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Intel's self-driving tech will make Waymo vehicles fully autonomous

David Lumb

Intel has been so committed to break into the self-driving car market that it bought autonomous techmaker MobilEye for $15 billion earlier this year. While Intel's tech has powered Waymo's test fleet of autonomous Chrysler minivans for awhile, the chipmaker just entered an official partnership with Google's self-driving offshoot. Part of their agreement: Intel's tech will eventually enable Waymo's cars to become fully autonomous.

This is likely good for both parties. Intel's compute has powered the sensor suites and processing in Waymo's current fleet of vehicles, and claims that its tech will be efficient and powerful enough to enable them to reach level 4 and 5 autonomy eventually, the latter of which represents true self-driving capability. Developing Waymo's system will help the chip developer get a better foothold in the self-driving market.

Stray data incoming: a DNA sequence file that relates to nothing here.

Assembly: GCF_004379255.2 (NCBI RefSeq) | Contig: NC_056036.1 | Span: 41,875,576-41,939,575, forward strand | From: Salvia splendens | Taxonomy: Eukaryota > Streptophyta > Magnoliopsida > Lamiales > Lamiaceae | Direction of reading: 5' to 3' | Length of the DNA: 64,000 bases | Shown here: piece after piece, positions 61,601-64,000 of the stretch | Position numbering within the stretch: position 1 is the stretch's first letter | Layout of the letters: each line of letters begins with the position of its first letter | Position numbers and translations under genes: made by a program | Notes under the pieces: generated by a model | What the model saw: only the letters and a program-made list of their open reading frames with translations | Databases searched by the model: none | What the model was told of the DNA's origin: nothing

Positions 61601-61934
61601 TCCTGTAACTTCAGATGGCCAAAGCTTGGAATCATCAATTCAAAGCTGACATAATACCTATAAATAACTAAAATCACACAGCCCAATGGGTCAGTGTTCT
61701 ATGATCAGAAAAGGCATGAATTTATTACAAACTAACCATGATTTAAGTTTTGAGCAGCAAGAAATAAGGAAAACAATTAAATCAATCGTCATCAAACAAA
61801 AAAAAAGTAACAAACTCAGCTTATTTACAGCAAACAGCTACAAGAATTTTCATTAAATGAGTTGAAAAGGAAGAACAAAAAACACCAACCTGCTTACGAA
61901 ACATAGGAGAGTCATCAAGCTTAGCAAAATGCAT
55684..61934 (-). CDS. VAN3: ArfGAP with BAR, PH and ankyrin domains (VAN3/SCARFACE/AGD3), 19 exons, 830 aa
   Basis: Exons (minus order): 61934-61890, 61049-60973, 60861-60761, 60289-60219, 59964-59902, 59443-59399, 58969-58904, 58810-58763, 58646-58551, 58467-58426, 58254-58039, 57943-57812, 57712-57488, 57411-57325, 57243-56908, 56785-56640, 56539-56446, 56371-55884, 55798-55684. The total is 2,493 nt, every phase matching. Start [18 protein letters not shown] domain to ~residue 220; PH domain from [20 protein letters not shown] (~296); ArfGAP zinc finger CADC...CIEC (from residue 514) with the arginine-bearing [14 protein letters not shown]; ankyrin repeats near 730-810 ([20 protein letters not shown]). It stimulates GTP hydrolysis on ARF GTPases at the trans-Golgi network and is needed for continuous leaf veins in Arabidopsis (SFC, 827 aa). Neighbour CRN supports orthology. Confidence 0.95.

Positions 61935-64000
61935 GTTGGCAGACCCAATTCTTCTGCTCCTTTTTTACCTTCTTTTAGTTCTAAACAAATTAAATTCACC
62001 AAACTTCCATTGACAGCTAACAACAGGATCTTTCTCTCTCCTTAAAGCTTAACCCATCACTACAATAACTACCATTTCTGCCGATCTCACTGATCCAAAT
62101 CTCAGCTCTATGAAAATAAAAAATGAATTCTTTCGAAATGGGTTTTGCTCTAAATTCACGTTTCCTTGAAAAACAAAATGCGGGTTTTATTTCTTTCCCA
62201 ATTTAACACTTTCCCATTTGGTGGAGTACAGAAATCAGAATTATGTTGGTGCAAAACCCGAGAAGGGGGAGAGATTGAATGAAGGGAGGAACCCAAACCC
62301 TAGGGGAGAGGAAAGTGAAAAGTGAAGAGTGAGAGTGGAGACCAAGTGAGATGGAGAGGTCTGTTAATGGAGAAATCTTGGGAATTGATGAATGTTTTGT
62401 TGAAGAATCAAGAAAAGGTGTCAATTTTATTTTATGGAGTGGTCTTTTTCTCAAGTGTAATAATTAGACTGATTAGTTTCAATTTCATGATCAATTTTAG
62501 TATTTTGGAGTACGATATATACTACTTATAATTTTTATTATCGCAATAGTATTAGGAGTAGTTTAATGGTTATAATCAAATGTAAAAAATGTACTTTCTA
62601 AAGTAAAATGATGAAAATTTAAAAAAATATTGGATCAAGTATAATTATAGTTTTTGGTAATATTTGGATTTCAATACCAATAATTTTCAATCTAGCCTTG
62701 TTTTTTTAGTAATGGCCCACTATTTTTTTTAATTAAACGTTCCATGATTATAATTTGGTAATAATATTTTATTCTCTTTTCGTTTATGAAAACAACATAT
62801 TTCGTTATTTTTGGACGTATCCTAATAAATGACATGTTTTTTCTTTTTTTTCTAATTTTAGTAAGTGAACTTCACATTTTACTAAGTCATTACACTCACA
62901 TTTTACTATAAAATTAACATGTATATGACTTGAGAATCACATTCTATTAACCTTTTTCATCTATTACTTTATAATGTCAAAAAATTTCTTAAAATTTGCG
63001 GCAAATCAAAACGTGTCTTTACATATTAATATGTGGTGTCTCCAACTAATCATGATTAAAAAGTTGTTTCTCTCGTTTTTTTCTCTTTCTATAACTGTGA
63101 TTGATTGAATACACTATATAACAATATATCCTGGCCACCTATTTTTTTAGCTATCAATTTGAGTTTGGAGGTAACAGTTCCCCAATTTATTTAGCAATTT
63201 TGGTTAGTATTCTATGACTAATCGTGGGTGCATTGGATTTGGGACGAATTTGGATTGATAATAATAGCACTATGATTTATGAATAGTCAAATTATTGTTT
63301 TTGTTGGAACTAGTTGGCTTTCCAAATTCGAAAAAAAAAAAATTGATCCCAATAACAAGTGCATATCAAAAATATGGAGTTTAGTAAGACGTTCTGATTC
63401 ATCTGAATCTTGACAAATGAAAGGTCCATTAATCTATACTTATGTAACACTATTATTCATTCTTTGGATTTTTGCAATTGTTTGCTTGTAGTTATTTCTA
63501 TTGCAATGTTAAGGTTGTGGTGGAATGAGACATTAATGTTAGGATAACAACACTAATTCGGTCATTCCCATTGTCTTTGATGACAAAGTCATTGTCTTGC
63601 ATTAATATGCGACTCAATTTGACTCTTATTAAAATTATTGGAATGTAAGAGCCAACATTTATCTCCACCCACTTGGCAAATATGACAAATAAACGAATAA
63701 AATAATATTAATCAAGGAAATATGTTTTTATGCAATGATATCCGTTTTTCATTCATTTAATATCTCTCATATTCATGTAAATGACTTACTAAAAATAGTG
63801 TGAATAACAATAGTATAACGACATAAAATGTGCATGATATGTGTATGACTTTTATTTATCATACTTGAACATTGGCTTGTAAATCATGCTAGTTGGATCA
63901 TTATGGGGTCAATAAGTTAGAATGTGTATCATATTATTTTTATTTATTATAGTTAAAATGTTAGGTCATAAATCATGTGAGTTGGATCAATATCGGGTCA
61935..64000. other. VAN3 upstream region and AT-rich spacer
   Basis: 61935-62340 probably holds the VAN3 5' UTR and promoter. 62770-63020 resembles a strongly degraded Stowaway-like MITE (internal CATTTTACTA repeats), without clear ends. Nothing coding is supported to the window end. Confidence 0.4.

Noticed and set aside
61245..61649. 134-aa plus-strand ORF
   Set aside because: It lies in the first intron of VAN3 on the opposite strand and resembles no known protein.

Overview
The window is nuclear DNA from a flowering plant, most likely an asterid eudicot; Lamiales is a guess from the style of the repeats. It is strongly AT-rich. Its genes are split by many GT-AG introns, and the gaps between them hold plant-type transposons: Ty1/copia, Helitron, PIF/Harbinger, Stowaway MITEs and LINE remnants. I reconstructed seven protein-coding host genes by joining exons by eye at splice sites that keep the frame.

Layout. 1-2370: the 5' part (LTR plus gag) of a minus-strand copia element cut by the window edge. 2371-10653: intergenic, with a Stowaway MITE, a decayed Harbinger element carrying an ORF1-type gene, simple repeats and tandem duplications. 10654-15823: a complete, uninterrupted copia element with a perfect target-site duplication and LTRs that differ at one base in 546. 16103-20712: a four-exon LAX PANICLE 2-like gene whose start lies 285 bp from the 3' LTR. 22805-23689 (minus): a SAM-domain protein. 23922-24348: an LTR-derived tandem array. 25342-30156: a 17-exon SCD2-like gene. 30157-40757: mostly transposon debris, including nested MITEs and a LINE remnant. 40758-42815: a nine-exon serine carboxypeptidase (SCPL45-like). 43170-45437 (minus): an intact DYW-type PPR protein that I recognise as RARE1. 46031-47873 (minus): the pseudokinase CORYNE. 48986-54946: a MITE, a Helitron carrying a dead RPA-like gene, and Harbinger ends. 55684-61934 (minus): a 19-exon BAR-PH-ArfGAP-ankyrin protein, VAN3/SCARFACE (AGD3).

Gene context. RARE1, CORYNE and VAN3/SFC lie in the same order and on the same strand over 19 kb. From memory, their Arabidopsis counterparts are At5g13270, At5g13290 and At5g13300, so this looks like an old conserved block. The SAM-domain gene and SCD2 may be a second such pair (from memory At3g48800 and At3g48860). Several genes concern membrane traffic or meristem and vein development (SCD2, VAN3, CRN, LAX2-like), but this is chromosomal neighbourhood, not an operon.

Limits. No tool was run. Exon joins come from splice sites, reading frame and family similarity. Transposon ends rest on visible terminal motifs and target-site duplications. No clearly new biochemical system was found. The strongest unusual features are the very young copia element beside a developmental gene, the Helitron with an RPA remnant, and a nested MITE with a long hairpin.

Or, read another way, it's a growing network of technology and transportation providers on one side -- Alphabet partnering with (and potentially pouring $1 billion into) Lyft, Waymo partnering with Intel -- and Uber on the other. Google dropped all but one of its charges in its lawsuit against Uber but both titans remain locked in litigation over patent infringement. Thanks to the case, emails surfaced revealing that the ride-sharing juggernaut had sought a partnership to tackle autonomous driving together, which Google turned down to launch Waymo.